We may or may not believe that the risen Jesus was present in the body among his followers on that first Easter day. Still, in this invitation to “touch and see” I hear a call for Jesus’ community of disciples to continue to embody his way of shalom despite violent resistance. In the midst of their encounter with Jesus the disciples experienced profoundly mixed feelings: “In their joy they were disbelieving and still wondering.” I think the root of that turmoil may have been the question: how can this man—ejected, shamed, and crucified—be the Messiah? How can he be the one sent by God to bring shalom, to restore creation to wholeness? Isn’t his torment and execution a sign that he has failed? And the answer they received, when Jesus opened their minds to the scriptures, was a new way of hearing their own ancestral story. Jesus showed them how God has always been at work in creation not through brute force but through suffering love and faithful accompaniment. God’s very nature is to share our pain; to bear, with us, the consequences of our unjust and violent systems, and in this way to be our partner in bringing about transformation.  

I want to return to the words of John Dominic Crossan, which I shared on Easter Sunday. “To believe in resurrection is to participate in it.” In other words, resurrection is something we can touch. And we participate in resurrection when we touch each other and the world with love and justice, with consent and mutuality. We must honor each other’s boundaries around touch. And yet our very lives can depend on giving and receiving supportive, nurturing touch. Sometimes we don’t touch each other with hands. We can participate in resurrection simply by inhabiting the same space. We can touch each other through eye contact or a listening posture, by the sharing of energy from one body to another. In the embodied anti-racism practice circle I took part in recently, we learned to pay more attention to the way our own bodies feel, and to offer them support through touch, simply by placing a hand wherever we felt discomfort, pain or anxiety. This practice helps us to stay present in challenging situations. Rather than shutting down or dissociating ourselves from our bodies, we can weather difficult sensations, allowing for new patterns and possibilities to emerge. We participate in resurrection when we stand, with our bodies, against the exploitative policies of extractive capitalism, otherwise known as “grind culture” and when we embody instead the values of beloved community.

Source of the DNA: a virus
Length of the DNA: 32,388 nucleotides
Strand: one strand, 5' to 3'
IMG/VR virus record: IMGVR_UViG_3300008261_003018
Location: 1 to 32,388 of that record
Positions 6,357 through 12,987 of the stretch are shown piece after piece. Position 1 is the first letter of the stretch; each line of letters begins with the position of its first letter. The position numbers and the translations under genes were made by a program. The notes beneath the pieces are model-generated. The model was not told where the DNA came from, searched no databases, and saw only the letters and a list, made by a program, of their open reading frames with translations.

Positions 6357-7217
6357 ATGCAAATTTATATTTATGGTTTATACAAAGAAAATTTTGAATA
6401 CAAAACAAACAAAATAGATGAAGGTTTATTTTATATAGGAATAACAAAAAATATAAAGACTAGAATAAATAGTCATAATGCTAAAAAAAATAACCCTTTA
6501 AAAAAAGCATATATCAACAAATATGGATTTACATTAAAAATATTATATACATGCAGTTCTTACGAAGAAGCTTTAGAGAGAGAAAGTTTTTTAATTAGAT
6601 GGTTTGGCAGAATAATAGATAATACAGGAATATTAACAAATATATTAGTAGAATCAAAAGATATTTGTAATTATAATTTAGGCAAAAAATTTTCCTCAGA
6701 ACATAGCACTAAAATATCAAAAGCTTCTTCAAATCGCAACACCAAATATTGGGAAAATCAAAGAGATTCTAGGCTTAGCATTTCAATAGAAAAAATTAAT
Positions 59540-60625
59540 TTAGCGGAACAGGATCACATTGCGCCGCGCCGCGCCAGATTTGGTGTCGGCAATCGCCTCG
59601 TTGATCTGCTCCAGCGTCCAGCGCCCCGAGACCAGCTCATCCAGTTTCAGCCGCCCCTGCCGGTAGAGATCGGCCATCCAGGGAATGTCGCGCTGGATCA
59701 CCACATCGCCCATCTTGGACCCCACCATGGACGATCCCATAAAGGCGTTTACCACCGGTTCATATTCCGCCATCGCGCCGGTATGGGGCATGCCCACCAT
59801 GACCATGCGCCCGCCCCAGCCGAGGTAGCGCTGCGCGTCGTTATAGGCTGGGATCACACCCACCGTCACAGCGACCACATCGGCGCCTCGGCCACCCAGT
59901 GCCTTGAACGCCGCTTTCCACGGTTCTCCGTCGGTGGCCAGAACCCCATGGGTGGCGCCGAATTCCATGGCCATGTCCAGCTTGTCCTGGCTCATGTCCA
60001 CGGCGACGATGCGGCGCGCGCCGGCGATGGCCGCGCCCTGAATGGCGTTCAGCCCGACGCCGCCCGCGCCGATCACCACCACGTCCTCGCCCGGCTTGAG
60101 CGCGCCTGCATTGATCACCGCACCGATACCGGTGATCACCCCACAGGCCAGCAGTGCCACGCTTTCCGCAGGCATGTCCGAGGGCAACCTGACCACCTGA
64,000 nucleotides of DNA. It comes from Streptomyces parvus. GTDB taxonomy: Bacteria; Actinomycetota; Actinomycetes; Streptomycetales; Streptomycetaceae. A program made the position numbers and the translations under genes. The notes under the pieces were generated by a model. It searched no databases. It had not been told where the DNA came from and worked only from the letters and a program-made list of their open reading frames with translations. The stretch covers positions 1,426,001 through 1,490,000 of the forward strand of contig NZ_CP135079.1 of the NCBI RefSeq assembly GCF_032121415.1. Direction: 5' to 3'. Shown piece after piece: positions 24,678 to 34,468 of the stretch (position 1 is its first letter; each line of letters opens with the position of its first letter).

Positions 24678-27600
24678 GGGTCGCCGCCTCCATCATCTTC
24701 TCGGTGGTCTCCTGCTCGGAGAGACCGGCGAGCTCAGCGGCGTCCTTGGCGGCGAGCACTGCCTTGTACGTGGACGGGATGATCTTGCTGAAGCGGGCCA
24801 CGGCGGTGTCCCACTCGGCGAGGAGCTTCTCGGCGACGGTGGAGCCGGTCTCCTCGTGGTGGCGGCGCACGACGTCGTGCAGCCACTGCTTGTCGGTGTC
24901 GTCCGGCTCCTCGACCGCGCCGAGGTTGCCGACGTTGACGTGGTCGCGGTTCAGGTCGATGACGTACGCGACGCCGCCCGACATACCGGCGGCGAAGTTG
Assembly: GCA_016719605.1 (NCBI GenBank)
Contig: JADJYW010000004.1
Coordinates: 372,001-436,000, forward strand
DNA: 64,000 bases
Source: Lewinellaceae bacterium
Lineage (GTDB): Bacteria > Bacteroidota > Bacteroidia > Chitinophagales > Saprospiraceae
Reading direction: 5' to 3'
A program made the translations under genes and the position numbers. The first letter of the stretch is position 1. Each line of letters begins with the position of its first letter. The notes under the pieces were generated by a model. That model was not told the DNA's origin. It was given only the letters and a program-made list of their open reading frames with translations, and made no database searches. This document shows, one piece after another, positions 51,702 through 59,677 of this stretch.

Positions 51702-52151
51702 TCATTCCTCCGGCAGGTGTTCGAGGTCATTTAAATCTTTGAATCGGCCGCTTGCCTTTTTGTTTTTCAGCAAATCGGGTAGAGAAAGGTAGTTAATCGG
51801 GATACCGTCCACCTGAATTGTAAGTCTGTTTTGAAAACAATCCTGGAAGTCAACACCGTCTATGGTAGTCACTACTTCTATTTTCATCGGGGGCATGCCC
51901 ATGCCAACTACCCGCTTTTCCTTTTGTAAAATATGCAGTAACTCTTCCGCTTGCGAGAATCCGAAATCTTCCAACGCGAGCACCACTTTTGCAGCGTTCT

We participate in resurrection when we touch our natural world with care and justice. Ever since viewing the film Fantastic Fungi, I’ve wondered: do trees in the city have access to mycelium, the underground network that nurtures the forest as a community? Are urban trees cut off from this lifeline of communication and collaboration? Are their bodies (just like ours, often) isolated and lonely and longing for wholeness? What is it that we have really done through our ways of touching this earth and in what ways might we act to restore shalom? Indigenous wisdom prompts us to ask permission before using plants. That seems like a sensibility that could guide us as we seek to touch our world differently. I’ll be the first to confess I don’t know how to ask a plant’s permission. And, I would really like to learn.

What I hear in today’s scripture is that when we touch the world with love and justice, mutuality, and consent, we are Christ’s risen body. We participate in resurrection each time we bear witness, in tangible ways, to Jesus’ vision of shalom. Amen.